The Tradition of the Elders, based on Matt 15:1–20 and Mark 7:1–23, explores how the oral law upheld and promoted the anti-Christian forces of Pharisaism and Sadduceism. As such, they appear repeatedly in the New Testament documents, often as “the law” and “the works of the law.” For example, consider:
— “When Gentiles who have not the law do by nature what the law requires, they are a law to themselves, even though they do not have the law” (Rom 2:14).
— “We ourselves, who are Jews by birth and not Gentile sinners, yet who know that a man is not justified by works of the law but through faith in Christ Jesus, even we have believed in Christ Jesus, in order to be justified by faith in Christ, and not by works of the law, because by works of the law shall no one be justified” (Gal 2:15–16).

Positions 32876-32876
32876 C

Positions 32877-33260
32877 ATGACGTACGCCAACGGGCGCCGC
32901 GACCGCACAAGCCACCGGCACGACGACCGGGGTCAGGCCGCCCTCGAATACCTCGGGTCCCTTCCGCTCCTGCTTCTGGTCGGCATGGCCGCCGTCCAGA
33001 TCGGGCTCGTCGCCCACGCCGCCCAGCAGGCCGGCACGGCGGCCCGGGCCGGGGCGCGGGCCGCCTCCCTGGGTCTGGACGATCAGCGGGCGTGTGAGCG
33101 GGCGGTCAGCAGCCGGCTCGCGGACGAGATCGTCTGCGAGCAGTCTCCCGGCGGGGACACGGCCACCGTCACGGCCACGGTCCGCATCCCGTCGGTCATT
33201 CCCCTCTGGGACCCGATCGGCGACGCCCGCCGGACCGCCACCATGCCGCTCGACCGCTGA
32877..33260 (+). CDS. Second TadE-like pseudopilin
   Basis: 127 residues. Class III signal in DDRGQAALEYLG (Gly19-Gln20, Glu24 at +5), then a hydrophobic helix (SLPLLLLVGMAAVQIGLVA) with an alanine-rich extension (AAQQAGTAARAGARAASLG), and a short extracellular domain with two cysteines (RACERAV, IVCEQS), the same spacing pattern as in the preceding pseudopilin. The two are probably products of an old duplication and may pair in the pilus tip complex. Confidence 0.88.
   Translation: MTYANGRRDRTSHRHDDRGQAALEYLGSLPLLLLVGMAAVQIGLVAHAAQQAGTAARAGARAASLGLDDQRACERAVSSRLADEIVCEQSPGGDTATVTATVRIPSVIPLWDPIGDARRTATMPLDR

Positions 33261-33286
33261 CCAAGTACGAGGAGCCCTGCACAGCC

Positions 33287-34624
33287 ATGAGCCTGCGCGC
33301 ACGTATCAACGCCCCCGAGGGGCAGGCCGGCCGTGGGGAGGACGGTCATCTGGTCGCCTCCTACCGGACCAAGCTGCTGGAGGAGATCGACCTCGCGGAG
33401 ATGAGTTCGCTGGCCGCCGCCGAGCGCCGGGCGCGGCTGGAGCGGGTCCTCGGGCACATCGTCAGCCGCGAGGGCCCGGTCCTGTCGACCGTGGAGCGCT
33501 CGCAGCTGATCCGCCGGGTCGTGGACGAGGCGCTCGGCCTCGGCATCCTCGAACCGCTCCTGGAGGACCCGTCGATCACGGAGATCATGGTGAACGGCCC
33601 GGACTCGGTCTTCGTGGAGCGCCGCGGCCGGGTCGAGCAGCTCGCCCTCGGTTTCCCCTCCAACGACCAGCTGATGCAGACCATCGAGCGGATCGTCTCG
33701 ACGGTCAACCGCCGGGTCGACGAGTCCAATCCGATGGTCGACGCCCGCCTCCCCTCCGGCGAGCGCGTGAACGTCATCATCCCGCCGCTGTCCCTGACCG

— “Tell me, you who desire to be under law, do you not hear the law?” (Gal 4:21).
But which law do these legal references concern--the Torah, the oral law, or the Decalogue? This important distinction between the oral law and the Ten Commandments is what The Tradition of the Elders sets out to make clear. All New Testament exegetes, including teachers and students, can benefit from an increased understanding of the enmity of the oral law against the Gospel.